How to Clean a Leather Fire Helmet

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For years it was believed the more beat up or “salty” your leather fire helmet was, the more you were a real firefighter. Some firefighters still feel this way, but years of research have proven this belief dangerous. We now know that much of the debris and products of fires can be carcinogenic. Keeping your gear “salty” greatly increases your chance of getting cancer and can hide damage and defects that hinder the helmets ability to protect you the way it should. So, how do you clean a leather fire helmet?

Leather fire helmets should be wiped down frequently, after use with water. At least once per year they should be cleaned thoroughly by removing parts and scrubbing with a soft-bristled brush using detergent, to remove carcinogens and built-up dirt.

With proper maintenance and attention, your leather helmet can last for many years and will keep you safe. There are many tricks and tips that can keep your helmet clean and safe. Following this list of maintenance tips will help keep both you and your helmet safe.

Note: Each manufacturer may have its own specific guidelines on cleaning a leather fire helmet.

If you are looking to purchase a leather helmet, I recommend either the Cairns N6A Houston Style Helmet or the Cairns N5A New Yorker Style Helmet. These aren’t cheap, but they are the best in the industry and built to last. Make sure to get the right size: Medium (6 3/8″ to 7 1/2″) or Large (7 5/8″ to 8 1/2″)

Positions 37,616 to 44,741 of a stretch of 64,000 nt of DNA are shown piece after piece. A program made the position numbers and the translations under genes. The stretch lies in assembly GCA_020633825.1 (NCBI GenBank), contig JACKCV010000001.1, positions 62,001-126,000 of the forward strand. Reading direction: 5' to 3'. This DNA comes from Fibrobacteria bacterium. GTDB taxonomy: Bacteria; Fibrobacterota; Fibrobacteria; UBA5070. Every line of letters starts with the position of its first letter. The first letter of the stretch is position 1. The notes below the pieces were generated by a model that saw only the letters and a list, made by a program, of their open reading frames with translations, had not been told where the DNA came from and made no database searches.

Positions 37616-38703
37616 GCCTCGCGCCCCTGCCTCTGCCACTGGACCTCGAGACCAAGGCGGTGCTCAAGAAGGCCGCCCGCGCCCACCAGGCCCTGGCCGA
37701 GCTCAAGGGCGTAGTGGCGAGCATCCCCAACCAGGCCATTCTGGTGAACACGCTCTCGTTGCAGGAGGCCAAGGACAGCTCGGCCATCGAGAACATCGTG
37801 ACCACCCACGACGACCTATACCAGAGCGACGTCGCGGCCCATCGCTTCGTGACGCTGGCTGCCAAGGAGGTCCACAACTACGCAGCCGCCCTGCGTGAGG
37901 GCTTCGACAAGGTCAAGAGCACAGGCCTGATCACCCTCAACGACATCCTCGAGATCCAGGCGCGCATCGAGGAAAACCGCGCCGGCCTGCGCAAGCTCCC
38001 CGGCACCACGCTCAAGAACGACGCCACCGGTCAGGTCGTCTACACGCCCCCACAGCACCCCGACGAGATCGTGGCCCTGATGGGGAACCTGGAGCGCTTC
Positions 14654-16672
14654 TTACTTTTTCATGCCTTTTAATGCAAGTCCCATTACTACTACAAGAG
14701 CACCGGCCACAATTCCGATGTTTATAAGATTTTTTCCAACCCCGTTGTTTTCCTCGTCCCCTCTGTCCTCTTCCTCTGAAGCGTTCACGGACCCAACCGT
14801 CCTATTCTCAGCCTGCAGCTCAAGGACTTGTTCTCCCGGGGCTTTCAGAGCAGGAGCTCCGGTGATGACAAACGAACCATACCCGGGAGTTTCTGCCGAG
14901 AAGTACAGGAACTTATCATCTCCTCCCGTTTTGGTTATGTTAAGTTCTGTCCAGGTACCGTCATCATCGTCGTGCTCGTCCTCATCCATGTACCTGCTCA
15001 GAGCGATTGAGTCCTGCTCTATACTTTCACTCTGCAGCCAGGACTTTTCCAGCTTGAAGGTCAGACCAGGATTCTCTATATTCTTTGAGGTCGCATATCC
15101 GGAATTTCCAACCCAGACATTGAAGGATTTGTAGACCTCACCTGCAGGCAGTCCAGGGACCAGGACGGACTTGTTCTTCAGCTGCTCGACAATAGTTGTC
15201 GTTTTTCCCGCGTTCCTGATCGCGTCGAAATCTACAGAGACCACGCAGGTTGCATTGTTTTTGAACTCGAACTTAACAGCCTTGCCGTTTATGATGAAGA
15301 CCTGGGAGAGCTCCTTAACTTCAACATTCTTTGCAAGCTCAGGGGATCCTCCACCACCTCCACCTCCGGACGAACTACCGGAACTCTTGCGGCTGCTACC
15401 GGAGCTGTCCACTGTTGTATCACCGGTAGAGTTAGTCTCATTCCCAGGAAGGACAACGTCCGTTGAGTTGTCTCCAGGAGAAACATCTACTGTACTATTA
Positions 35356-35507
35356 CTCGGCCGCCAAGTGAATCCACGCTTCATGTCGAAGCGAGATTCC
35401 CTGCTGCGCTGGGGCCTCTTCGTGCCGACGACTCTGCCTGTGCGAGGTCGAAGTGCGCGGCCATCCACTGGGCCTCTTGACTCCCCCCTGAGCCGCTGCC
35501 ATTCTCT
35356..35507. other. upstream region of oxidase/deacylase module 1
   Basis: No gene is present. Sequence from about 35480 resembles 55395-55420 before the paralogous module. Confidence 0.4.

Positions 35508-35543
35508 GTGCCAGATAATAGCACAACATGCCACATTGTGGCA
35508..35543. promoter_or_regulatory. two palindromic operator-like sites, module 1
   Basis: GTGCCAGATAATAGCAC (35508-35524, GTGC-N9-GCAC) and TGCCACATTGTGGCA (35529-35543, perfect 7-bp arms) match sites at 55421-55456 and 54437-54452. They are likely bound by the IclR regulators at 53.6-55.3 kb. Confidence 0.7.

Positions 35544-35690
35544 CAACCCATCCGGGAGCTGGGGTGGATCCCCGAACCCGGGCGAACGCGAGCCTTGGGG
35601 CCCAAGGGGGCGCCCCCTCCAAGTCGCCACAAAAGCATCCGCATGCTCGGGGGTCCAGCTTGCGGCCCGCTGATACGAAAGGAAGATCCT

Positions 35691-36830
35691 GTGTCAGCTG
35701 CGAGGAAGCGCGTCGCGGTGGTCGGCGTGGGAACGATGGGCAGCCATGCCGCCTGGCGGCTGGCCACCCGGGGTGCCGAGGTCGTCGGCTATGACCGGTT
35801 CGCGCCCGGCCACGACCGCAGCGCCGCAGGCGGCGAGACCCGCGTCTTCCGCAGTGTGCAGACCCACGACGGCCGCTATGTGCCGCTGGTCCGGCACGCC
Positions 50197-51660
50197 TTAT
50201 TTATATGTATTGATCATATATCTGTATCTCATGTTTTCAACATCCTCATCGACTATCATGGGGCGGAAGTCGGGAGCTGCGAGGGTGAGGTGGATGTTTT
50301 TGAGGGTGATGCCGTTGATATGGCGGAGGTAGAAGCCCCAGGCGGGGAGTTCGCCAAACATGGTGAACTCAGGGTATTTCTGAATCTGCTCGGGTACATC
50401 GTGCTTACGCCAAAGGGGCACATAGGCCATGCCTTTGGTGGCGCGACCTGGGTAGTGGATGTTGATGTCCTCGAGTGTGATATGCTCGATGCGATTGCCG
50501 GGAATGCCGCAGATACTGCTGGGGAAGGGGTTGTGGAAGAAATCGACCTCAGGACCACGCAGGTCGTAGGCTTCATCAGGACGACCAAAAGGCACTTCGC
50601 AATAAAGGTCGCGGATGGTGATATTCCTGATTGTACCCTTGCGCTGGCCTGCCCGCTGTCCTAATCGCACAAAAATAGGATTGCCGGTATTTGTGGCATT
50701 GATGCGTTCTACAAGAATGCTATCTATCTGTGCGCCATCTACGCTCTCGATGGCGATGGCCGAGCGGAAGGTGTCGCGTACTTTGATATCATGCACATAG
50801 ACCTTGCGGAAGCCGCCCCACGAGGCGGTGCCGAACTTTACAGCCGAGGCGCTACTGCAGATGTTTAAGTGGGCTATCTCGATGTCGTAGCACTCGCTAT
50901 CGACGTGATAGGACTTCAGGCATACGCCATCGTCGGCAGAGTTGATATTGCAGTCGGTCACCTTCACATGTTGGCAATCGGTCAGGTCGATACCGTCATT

Your # 1 priority is keeping your family safe. As a firefighter, I recommend everyone has updated smoke detectors that don’t require battery changes, like these ones from Kidde, a fire extinguisher, like this one from Amerex, and a fire escape ladder if you have bedrooms above the first floor, I recommend this one from Hausse.

Also read: How to Bend A Leather Fire Helmet: Step by Step

Light Cleaning

At the end of every shift or after every call, you should give your leather fire helmet a light cleaning.

This will remove any loose materials and debris that could be carcinogenic and will help you spot any possible damage to the structure of the helmet.

When giving your leather helmet a light wash:

Once you have gathered and prepared your cleaning materials:

  1. Take a cloth or brush, damp from water/detergent mixture, and wipe down all exposed surfaces of the helmet.
  2. While cleaning, look for cracks, bubbling, or deep scratches.
  3. Take a soft dry towel and wipe the helmet dry.
  4. Hang to dry further in a shaded area.

Make sure that your helmet is completely dry before putting it back in your station locker or gear bag.

Deep Cleaning

At least once a year or any time after being exposed to cancer-causing materials, you should do a deep cleaning of your leather helmet.

Keeping up with this maintenance will not only make sure that your helmet is clean, but will help protect you from carcinogens created by the fires. When giving your leather helmet a deep clean:

Once you have gathered and prepared your cleaning materials:

  1. If possible, remove the face shield, earlaps, suspension, chinstrap, ID shield, liner, and any other accessories or pads attached to the helmet.
  2. Set up a bucket or wash bin with water and detergent mixture.
  3. Using the brush, damp from water/detergent mixture, thoroughly wash the inside and outside of the helmet shell.
  4. If there are tar drippings, it is okay to use a cleaner specifically for tar removal. Only use the cleaner on the spot of tar, not on the whole helmet.
  5. While cleaning, look for cracks, bubbling, or deep scratches.
  6. Wipe and dry the shell with a clean towel and hang out to dry in a shaded area.